Bowling: Jingle Bell Bowl a special gift for the community

Volunteers do face painting for party guests at Jingle Bell Bowl. DEBBIE JUNIEWICZ / CONTRIBUTED
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Volunteers do face painting for party guests at Jingle Bell Bowl. DEBBIE JUNIEWICZ / CONTRIBUTED

Sometimes the jolly old elf is met with a silent wide-eyed stare, other times it’s a shy smile. There are big bear hugs and, occasionally, a tear or two. But when the colorful wrapping paper is a crumpled wad and a new toy is in hand, ear-to-ear grins are inevitable.

It’s those moments that make Jingle Bell Bowl so special. Jingle Bell Bowl was established two decades ago as a community bowling event designed to brighten the holiday season for local children and their families. Thousands of children have attended the event and hundreds of volunteers have helped bring the magic of the holiday season to those families.

This year was no exception as Capri Lanes again played host to more than 120 children and their families for a day of bowling, sweet treats, a hearty meal and, of course, a visit and picture with Santa.

Families from Homefull packed the lanes. Homefull, an organization that assists more than 600 people daily, provides a comprehensive continuum of services designed to help people find and keep jobs and homes.

“We are so appreciative each and every year for the support of the Dayton bowling community,” said John Patterson, Homefull chief development officer. “It is truly amazing how everyone comes together to help the families that we work with and to bring a smile to the children’s faces.”

Thanks to the generosity of the Bowling Proprietors Association of Greater Dayton and the Greater Dayton United States Bowling Congress, no child left without a present. But it wasn’t just the kids who had something to smile about Saturday.

“I do it for the smile of a child — it sounds cliché, but it’s true,” event photographer Jeff Unroe said. “Jingle Bell Bowl provides the opportunity for those parents and their children who might never get a chance to bowl or visit Santa to come and have some fun for a day. I want to walk in the footsteps of Christ and show my own children this is how I choose to give back and that it is important to help those who sometimes can’t always help themselves.”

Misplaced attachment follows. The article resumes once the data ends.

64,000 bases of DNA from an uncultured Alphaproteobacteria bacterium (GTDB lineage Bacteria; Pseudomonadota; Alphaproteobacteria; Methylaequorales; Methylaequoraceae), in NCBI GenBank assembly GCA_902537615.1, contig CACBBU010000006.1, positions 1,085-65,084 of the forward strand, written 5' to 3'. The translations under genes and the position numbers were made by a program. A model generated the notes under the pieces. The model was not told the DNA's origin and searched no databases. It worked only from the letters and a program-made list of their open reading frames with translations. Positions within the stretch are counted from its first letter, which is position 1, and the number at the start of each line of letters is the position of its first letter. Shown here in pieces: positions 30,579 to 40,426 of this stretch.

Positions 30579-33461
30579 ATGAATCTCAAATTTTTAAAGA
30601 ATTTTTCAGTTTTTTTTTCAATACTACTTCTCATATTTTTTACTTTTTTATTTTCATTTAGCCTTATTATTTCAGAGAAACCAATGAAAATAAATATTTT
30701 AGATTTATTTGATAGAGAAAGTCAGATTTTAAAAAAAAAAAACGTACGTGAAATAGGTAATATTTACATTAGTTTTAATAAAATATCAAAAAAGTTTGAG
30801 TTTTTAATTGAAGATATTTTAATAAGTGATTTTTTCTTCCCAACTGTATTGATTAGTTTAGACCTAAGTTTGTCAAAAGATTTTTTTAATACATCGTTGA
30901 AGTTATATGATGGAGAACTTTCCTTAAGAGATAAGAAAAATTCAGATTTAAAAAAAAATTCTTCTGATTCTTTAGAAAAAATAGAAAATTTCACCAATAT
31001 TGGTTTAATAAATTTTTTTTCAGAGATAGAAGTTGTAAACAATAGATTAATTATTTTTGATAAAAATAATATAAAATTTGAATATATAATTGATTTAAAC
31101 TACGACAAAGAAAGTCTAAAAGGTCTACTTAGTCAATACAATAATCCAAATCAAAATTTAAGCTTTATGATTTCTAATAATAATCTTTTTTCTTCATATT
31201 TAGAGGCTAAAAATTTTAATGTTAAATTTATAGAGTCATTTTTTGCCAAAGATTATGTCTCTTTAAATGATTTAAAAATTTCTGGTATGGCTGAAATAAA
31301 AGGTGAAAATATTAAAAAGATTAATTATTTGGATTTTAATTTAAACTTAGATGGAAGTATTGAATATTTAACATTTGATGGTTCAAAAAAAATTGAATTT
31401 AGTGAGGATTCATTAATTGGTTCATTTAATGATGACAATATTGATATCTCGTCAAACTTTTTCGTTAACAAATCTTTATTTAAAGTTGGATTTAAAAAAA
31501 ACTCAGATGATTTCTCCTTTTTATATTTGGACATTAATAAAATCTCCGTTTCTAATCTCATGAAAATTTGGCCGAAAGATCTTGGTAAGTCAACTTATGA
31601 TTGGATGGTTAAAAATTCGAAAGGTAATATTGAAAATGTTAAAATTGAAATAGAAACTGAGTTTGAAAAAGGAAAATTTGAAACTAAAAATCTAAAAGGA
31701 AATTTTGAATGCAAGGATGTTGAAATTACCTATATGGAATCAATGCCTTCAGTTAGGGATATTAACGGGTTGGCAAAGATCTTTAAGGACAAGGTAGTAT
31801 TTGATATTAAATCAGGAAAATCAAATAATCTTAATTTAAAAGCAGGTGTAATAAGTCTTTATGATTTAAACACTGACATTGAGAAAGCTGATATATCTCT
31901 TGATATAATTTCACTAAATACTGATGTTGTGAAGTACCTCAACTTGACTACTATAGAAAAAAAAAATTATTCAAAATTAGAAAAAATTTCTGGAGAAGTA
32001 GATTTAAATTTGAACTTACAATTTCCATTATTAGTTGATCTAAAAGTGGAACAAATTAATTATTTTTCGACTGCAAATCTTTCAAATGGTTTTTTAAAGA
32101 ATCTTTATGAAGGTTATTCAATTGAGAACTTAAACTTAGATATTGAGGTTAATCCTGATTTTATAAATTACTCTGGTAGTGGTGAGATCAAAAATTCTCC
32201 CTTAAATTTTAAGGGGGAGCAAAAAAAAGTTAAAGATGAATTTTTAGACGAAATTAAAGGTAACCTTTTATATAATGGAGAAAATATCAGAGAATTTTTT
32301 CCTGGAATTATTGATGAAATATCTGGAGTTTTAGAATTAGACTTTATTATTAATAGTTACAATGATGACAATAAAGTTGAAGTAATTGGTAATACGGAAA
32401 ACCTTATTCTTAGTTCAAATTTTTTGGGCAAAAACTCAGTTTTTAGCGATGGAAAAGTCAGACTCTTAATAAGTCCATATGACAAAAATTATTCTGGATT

Treats from Ashley’s Pastry Shop and a home-style meal, courtesy of the Capri Lanes staff meant no one left without a full belly. The Wright State University and Alter High School bowling teams, along with GDUSBC Youth Leaders, were instrumental in making the holiday magic happen on the lanes.

“At Alter, giving back — or as I refer to it as teaching life lessons — is important,” Alter bowling coach Bob Galpin said. “It was great to see the young people having a good time.”

Jingle Bell Bowl goes on the Raiders season schedule every year just like the tournaments. Wright State bowlers have been participating in the event for the past eight years.

“It’s important for our athletes to give back to the bowling centers and the community because of the fantastic support we get from them all season long,” Raiders coach Jeff Fleck said.

Although finding the right words is my job, it is difficult to put into words how grateful I am to the bowling community and my dear friends and family for making Jingle Bell Bowl such a special event. From wrapping presents and welcoming guests to serving food and creating face-painting masterpieces, I couldn’t have done it without you. A heartfelt thank you and Merry Christmas to all my elves.

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